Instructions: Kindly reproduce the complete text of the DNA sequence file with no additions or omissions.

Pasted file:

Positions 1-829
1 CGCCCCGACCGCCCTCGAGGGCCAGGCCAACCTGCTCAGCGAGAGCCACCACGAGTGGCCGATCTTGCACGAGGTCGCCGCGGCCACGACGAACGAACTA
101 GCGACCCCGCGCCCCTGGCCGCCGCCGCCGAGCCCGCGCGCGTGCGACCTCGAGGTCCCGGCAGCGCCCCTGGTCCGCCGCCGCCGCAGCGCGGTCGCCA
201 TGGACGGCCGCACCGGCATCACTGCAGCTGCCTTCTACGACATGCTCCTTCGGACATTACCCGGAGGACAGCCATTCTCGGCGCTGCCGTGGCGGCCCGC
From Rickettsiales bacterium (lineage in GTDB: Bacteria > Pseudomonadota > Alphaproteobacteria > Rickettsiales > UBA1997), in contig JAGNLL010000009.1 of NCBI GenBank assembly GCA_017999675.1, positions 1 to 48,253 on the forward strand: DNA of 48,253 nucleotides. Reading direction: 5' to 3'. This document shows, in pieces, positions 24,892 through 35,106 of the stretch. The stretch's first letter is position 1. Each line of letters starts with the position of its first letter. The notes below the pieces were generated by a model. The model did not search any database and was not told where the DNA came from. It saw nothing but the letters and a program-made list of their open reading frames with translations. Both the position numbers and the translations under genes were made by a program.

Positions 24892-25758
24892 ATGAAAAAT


Positions 1-829
1 CGCCCCGACCGCCCTCGAGGGCCAGGCCAACCTGCTCAGCGAGAGCCACCACGAGTGGCCGATCTTGCACGAGGTCGCCGCGGCCACGACGAACGAACTA
101 GCGACCCCGCGCCCCTGGCCGCCGCCGCCGAGCCCGCGCGCGTGCGACCTCGAGGTCCCGGCAGCGCCCCTGGTCCGCCGCCGCCGCAGCGCGGTCGCCA
201 TGGACGGCCGCACCGGCATCACTGCAGCTGCCTTCTACGACATGCTCCTTCGGACATTACCCGGAGGACAGCCATTCTCGGCGCTGCCGTGGCGGCCCGC
From Rickettsiales bacterium (lineage in GTDB: Bacteria > Pseudomonadota > Alphaproteobacteria > Rickettsiales > UBA1997), in contig JAGNLL010000009.1 of NCBI GenBank assembly GCA_017999675.1, positions 1 to 48,253 on the forward strand: DNA of 48,253 nucleotides. Reading direction: 5' to 3'. This document shows, in pieces, positions 24,892 through 35,106 of the stretch. The stretch's first letter is position 1. Each line of letters starts with the position of its first letter. The notes below the pieces were generated by a model. The model did not search any database and was not told where the DNA came from. It saw nothing but the letters and a program-made list of their open reading frames with translations. Both the position numbers and the translations under genes were made by a program.

Positions 24892-25758
24892 ATGAAAAAT